Plaid’s cooperation agreement with Labour won’t stop us taking the fight to them at May’s election
Peredur Owen Griffiths, Plaid Cymru Member of the Senedd for the South Wales East region
There has been a fair bit said and written about the co-operation agreement that was announced between the Plaid Cymru group in the Senedd and the Labour Government. Even the eyes of the largely Wales-averse UK media turned to matters this side of Offa’s Dyke, albeit briefly.
Much of the analysis has been positive due to the many policies that will reduce poverty and improve social justice in our country.
But, as is to be expected in politics, not everyone has welcomed the agreement. As you would expect, many of our political opponents questioned what Plaid Cymru’s distinct identity would be after such an arrangement with the Labour Government in Wales.
As is often the case with the narrative of our political opponents, it has been soaked in hyperbole but not rooted in substance.
I am proud that the influence of Plaid Cymru is bringing these policies to fruition. They now represent a quarter of the government’s programme. The rest of Labour’s programme is outside of the Agreement, of course.
I do not need any persuading to back policies such as the expansion of the free school meal programme and an improved childcare offer; both of which will alleviate the disgraceful child poverty levels in Wales. These policies came directly from the Plaid Cymru manifesto which I signed up to support as a Senedd election candidate. The Senedd voting record demonstrates time and time again that they are only part of the government’s programme now because of Plaid Cymru.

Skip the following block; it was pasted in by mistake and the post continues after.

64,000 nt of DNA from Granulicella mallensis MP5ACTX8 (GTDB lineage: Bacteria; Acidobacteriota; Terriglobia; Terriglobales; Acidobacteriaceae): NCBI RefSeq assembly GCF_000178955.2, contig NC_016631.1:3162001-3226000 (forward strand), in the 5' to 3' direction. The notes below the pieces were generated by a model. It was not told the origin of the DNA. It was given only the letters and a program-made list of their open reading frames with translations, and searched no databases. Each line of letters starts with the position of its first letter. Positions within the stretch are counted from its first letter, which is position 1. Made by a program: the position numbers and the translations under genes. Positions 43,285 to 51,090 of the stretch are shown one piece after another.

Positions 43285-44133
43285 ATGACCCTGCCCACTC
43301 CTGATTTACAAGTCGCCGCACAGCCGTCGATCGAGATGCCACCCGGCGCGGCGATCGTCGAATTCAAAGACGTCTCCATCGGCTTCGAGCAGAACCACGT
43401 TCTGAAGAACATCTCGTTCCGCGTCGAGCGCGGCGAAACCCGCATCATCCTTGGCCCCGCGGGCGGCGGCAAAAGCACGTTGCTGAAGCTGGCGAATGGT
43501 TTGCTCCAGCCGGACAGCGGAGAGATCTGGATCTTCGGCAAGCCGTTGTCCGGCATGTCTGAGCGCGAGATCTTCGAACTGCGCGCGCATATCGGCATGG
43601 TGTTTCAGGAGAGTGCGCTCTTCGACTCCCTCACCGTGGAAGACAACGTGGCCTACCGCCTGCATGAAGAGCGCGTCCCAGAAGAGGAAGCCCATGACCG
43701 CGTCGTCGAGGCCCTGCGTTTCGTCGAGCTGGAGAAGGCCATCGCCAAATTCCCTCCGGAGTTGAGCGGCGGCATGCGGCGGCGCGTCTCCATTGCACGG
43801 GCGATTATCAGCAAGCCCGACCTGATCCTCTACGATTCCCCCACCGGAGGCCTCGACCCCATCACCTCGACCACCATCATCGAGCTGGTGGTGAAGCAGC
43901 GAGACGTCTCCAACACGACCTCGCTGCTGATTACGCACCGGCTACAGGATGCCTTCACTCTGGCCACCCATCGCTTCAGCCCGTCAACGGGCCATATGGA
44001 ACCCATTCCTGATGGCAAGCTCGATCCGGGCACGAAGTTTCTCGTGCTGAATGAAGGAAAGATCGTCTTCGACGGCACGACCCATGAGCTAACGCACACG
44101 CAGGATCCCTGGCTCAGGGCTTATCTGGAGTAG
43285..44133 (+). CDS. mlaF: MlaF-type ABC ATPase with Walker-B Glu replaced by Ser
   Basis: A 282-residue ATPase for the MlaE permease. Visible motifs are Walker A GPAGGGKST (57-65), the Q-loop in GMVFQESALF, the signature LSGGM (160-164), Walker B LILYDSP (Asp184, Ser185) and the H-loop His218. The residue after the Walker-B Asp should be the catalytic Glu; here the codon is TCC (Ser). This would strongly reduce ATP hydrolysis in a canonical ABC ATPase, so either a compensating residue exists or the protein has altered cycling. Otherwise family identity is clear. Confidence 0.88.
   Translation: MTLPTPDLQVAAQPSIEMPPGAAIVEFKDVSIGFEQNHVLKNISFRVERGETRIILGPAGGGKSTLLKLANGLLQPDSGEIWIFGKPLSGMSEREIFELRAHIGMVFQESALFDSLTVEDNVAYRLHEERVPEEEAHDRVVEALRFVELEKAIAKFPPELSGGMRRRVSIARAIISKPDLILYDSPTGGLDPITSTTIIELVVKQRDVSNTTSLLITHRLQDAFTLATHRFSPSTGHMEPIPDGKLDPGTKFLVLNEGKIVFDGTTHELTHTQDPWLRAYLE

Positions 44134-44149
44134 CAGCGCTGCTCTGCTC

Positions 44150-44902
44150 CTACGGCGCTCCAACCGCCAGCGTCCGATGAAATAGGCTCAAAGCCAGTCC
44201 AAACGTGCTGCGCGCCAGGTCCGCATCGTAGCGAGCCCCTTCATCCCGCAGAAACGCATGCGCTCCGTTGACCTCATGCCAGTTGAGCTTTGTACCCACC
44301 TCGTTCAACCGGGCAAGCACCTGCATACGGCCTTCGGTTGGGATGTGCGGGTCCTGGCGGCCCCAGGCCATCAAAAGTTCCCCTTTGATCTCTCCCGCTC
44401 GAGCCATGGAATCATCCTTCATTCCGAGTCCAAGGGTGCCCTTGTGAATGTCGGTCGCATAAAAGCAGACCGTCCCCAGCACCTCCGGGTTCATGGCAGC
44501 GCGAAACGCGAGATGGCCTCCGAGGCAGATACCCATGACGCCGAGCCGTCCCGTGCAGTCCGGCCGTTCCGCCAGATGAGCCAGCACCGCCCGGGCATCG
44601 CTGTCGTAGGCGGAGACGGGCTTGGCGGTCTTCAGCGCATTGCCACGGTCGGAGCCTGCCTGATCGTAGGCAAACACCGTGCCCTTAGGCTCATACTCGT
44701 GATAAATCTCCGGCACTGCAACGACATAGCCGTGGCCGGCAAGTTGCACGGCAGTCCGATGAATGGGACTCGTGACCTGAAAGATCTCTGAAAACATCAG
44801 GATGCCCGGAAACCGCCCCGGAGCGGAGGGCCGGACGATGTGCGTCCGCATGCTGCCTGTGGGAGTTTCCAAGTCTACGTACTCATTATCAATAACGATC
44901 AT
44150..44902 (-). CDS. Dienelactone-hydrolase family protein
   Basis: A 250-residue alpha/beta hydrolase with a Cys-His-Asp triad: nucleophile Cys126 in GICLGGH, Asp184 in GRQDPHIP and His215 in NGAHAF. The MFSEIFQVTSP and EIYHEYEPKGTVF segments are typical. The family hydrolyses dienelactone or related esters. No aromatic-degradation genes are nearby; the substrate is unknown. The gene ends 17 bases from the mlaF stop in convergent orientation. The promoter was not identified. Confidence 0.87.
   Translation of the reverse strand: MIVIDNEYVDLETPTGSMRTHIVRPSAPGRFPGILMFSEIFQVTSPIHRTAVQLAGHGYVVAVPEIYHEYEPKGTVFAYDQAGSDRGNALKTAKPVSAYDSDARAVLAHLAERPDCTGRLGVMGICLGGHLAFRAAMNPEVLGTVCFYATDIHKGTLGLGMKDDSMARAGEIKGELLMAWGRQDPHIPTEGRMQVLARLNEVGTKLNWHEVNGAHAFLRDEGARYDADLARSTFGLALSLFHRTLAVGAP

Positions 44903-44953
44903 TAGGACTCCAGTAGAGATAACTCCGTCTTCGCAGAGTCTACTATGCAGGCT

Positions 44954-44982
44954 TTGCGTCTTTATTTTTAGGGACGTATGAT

Alongside groups fighting poverty in Wales, we have consistently campaigned for extra school meal provision. As party members, we can hold our heads high for ensuring that no primary school child in poverty will go hungry in school because of our influence.
In my view, the agreement gives us the best of both worlds – our policies in action and the ability to hold the government to account.
Just before the Christmas break, we saw a clear example of our autonomy when we voted for an independent inquiry in Wales into the handling of the Covid pandemic. Our position is diametrically opposed to that of the Labour Senedd group who are staunchly opposed to such an inquiry.
On that issue, it is baffling how Labour can justify being critical of the Tory Westminster government’s handling of the pandemic on the one hand but on the other display misplaced confidence in them to organise an impartial and thorough public inquiry that will not treat Wales as a footnote.
I have no doubt that points of difference over policy, positions and matters of conviction will continue to manifest within the Senedd between Plaid Cymru and Labour during this co-operation agreement.
Our members may have voted overwhelmingly in support of the progressive policy platform upon which our agreement is based, but they are free to campaign as they normally would in the local elections in May.
In many parts of Wales that will mean going head-to-head with Labour candidates who have been in charge of local government and therefore represent the establishment and status quo.
If you know some of the Plaid Cymru members and activists that I do in places like Caerffili County Borough or Blaenau Gwent, then you will know that the thought of them not throwing themselves energetically into their campaigning to depose Labour is preposterous. I know this is equally the case in other parts of the country.
I believe that the people of the area that I represent welcome Plaid’s willingness to work with others in the Senedd for the benefit of our communities. They know that Plaid always puts the interests of our families and our most vulnerable people at the heart of everything we do.
I have no doubt that Plaid Cymru candidates in the Local Government Elections will work as keenly, robustly and passionately as ever.
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